Hinde Capital’s Ben Davies On The Gold Market
Zero Hedge recently posted several insightful pieces from Hinde Capital, among which the fund’s presentation on the ECB’s role as the European Commission’s whore, and more recently, its presentation on Gold as the “currency of first resort” (recreated below). Last week, fund manager Ben Davies, who previously ran trading for RBS Greenwich Capital in London where he managed a macro portfolio, gave a must hear interview to King World News, in which Ben covers various in depth topics on the gold market and shares his views on “unimaginable price possibilities for the final culmination of the gold bull.” Among the things covered are the Andrew Maguire whitsleblower case, David Einhorn’s transition from paper to physical gold storage (he notes the storage and indemnification risk), on whether the US government actually owns the hold it represents to holding (noting the demonstrative busting of the very unimpressive Russian spy ring), Russian gold reserve accumulation, where he detours into noting that while gold was 25% of Russian reserve holdings in 2000, it has since plunged to just 5% even as the country has been hoarding gold indicative of the massive currency creation across the world – as currency reserves have grown globally by $7.5 trillion. Ben touches upon the recently popularized concept by Jim Rickards, about an alternative currency basket (aka a new China-Russia-Germany axis) backed by actual physical resources (a modified version of the much dreaded gold standard): “there will be a standardization, a basket of currencies somewhere in the world, that will then become a competing reserve currency very quickly overnight.” Most relevantly, Davies answers what he thinks the fair price of gold is: “between $10,000 and $15,000.”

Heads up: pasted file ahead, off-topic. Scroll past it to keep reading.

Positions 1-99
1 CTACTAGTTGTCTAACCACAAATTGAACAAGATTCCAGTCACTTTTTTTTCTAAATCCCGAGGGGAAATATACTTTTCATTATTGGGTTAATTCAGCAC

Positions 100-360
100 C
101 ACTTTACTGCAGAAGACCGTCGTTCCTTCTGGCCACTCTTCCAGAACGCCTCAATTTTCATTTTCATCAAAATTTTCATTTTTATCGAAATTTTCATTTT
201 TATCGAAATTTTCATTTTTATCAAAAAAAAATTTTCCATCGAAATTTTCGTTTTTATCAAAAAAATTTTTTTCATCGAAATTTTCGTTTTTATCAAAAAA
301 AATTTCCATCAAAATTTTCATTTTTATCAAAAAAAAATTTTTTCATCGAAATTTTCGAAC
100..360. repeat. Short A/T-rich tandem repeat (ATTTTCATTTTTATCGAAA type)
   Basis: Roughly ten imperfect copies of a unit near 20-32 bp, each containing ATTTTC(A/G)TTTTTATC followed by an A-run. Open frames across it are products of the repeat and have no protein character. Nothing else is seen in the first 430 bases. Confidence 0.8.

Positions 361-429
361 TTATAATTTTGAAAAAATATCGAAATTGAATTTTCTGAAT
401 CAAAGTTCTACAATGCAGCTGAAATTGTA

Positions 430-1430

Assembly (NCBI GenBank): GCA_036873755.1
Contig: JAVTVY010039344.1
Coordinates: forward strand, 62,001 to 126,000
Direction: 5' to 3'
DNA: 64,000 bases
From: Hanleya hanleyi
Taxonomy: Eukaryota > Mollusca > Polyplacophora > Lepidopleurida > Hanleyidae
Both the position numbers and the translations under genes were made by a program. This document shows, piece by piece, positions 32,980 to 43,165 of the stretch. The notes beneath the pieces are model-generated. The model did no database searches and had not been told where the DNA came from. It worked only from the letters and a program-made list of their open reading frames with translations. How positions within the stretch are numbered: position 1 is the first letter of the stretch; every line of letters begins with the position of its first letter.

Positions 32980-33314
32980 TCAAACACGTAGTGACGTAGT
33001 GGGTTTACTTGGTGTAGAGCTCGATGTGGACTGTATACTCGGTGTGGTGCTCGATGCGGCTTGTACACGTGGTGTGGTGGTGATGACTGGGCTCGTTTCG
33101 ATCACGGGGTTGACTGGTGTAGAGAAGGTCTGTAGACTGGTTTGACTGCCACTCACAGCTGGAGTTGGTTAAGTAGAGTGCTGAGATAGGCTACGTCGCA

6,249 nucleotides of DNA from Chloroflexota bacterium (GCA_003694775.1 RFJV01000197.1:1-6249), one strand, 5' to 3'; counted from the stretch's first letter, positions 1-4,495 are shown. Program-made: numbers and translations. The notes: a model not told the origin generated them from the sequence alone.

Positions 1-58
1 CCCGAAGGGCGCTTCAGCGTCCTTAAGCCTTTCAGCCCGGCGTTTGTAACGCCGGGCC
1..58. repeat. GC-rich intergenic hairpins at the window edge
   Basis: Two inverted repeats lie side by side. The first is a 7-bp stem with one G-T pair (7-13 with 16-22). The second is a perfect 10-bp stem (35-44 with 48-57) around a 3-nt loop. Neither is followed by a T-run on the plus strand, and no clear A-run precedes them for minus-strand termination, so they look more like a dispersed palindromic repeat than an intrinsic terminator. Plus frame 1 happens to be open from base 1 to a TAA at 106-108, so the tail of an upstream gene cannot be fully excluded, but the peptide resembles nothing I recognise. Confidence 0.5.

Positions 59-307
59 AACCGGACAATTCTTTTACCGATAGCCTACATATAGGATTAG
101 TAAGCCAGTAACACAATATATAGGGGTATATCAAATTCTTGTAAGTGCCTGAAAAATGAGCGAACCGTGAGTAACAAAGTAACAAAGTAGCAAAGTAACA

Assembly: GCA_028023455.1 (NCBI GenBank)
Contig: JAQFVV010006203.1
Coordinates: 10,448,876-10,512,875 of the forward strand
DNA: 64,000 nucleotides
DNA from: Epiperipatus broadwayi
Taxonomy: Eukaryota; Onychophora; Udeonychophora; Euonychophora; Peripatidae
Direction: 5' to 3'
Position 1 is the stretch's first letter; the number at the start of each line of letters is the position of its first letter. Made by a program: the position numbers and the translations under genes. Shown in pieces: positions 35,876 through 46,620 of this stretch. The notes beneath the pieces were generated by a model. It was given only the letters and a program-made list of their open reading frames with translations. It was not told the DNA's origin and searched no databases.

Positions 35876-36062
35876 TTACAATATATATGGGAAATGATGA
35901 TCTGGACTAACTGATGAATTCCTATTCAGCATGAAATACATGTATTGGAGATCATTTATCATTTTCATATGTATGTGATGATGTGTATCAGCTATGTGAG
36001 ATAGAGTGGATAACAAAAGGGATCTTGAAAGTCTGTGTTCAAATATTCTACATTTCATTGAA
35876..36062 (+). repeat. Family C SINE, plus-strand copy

He continues: “If you took all the global monetary bases, and I take the G-20 in that case, we currently have a currency that is only backed by gold at 0.26%, and if you look back on a historical precedent, back in the ’40-’60’s, banks typically have a backing of 40%. In the 1980’s that backing got back to 120-140%.” This indeed shows that in the 1980s gold was overvalued, at least from an M1 standpoint. The same can not be said about our current mad money printing period.
So what does Ben think the FV of gold is? “If I said gold is to be at 40% just in terms of US encumberment, you can argue for a case of $70-80 trillion’s worth of dollars, then we would have a price of $36,000. And if were to halve that, we would have a price of between $10-15,000.“
How would the repricing mechanism occur? “If we were not to get a standardization before, I believe like all bull markets, there would be a mania point. There is an eligibility for gold, and it is being considered as money. Gold has really been considered a barbaric relic – I was ridiculed on the floor in 2003, 2004 for even trading gold. When people like Faber asked the question how many actually hold gold, only 2-3% put their hands up. If we see more QE2, if we see more purchases of assets [by the Fed], it would horrendously denigrate the balance sheet of the Fed, which is already not worth the paper it is sitting on, I think in that situation gold is going to be considerably higher.”
Much more in the full interview.
Full interview with Ben Davis can be found here, while below we repost the fund’s most recent extended letter on gold, for those who may have missed it the first time around.